7-11 July 2014
Africa/Johannesburg timezone
<a href="http://events.saip.org.za/internalPage.py?pageId=16&confId=34"><font color=#0000ff>SAIP2014 Proceedings published on 17 April 2015</font></a>

Dosimetric characterization of synthetic diamond detectors of various types and sizes under small high-energy photon field conditions

8 Jul 2014, 17:10
1h 50m
D Ring ground level

D Ring ground level

Board: F.11
Poster Presentation Track F - Applied Physics Poster1


Mr Nicholas Ade (University of the Witwatersrand)

Abstract content <br> &nbsp; (Max 300 words)<br><a href="http://events.saip.org.za/getFile.py/access?resId=0&materialId=0&confId=34" target="_blank">Formatting &<br>Special chars</a>

Selection of a suitable detector for small-field dosimetry within a 3% accuracy is challenging due to the volume effect of detectors in small fields. Although it is known that the safest way to exclude the volume effect is to choose a detector which is small enough, the experimental relationship between detector and field size is yet to be established. This contribution investigates the influence of detector size relative to field size by analyzing output factors (OFs) measured with a reference diode detector, an ion chamber and synthetic diamond crystals of various types and sizes in the dosimetry of a 6 MV photon beam with small fields down to 0.3x0.3 cm2. The examined diamonds included two HPHT samples (HP1 and HP2) and six CVD crystals of optical grade (OG) and detector grade (DG) qualities with sizes between 0.3 and 1.0 cm. Each diamond was encapsulated in a tissue-equivalent probe housing which can hold crystals of various dimensions up to 1.0x1.0x0.1 cm3 and has different exposure geometries (‘edge-on’ and ‘flat-on’) for impinging radiation. For fields below 4x4 cm2, the relative differences between the OFs measured with the detectors and the diode were found to increase with increasing detector size. It was observed that the HPHT samples showed an overall better performance compared to the CVD crystals with the ‘edge-on’ geometry being a preferred geometry for OF measurement especially for very small fields. For instance, down to a 0.4x0.4 cm2 field a maximum dose difference of 1.9% was observed between the OFs measured with the diode and HP2 in the ‘edge-on’ geometry compared to a 4.6% difference in the ‘flat-on’ orientation. It was approximated from a relationship between the dose difference and the ratio of detector to field size for the detectors that the dose difference would be > 3% when the detector size is > 3/4 of the field size. A sensitivity of 313 nC/Gy/mm3 was obtained in a 1x1 cm2 field with HP2 compared to a value of 206.2 nC/Gy/mm3 established with the diode. This study therefore concludes that with careful selection of a suitable crystal type of a given size and orientation the OFs measured with the diamond probe in small fields would agree favourably within 2% with that measured with a small-field detector but with a higher sensitivity value.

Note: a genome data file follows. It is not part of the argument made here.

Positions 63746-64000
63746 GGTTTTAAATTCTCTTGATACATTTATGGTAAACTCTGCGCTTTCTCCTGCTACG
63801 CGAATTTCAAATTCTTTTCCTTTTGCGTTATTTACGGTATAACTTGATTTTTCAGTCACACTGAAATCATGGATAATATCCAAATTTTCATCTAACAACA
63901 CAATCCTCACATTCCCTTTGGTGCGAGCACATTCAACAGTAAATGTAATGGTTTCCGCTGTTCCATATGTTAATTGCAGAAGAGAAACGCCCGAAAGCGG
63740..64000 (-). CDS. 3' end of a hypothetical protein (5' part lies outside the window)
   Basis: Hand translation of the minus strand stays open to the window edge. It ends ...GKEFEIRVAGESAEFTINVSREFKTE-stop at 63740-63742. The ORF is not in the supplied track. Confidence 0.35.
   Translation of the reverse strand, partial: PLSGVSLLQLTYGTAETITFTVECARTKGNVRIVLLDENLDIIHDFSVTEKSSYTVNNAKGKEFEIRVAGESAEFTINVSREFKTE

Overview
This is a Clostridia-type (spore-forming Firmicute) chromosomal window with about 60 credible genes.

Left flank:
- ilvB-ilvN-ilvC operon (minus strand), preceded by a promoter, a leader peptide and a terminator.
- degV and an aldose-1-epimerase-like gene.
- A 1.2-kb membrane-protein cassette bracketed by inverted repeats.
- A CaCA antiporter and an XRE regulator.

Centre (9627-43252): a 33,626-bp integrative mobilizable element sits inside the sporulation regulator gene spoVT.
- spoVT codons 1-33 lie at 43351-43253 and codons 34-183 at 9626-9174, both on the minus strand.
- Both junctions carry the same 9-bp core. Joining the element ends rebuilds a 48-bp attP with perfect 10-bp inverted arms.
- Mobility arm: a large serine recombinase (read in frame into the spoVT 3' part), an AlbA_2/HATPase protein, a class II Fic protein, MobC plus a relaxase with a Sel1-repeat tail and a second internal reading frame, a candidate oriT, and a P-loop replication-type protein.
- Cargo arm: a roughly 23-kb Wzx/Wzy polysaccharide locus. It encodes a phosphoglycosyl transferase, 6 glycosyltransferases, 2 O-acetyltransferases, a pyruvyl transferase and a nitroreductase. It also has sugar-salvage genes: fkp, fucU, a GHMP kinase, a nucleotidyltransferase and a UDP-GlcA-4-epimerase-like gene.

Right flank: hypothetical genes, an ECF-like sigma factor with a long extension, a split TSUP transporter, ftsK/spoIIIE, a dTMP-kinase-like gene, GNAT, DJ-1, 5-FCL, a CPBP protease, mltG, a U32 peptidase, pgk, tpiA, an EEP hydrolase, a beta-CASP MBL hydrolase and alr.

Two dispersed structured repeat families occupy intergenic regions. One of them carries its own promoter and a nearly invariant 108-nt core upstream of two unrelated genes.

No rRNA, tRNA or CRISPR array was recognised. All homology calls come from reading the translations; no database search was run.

Apply to be<br> considered for a student <br> &nbsp; award (Yes / No)?


Would you like to <br> submit a short paper <br> for the Conference <br> Proceedings (Yes / No)?


Main supervisor (name and email)<br>and his / her institution

Prof Tom Nam
Email: Tom.Nam@wits.ac.za
Institution: University of the Witwatersrand

Level for award<br>&nbsp;(Hons, MSc, <br> &nbsp; PhD)?


Primary author

Mr Nicholas Ade (University of the Witwatersrand)


Prof. Tom Nam (University of the Witwatersrand)

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